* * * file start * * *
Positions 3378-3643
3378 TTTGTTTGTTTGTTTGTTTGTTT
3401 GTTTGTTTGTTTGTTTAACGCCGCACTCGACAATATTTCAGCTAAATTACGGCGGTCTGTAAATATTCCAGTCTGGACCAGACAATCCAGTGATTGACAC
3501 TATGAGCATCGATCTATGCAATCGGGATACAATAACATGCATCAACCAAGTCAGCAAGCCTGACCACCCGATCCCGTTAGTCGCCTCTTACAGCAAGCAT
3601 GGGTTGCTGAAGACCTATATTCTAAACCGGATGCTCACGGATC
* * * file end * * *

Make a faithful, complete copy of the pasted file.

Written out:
Positions 3378-3643
3378 TTTGTTTGTTTGTTTGTTTGTTT
3401 GTTTGTTTGTTTGTTTAACGCCGCACTCGACAATATTTCAGCTAAATTACGGCGGTCTGTAAATATTCCAGTCTGGACCAGACAATCCAGTGATTGACAC
3501 TATGAGCATCGATCTATGCAATCGGGATACAATAACATGCATCAACCAAGTCAGCAAGCCTGACCACCCGATCCCGTTAGTCGCCTCTTACAGCAAGCAT
3601 GGGTTGCTGAAGACCTATATTCTAAACCGGATGCTCACGGATC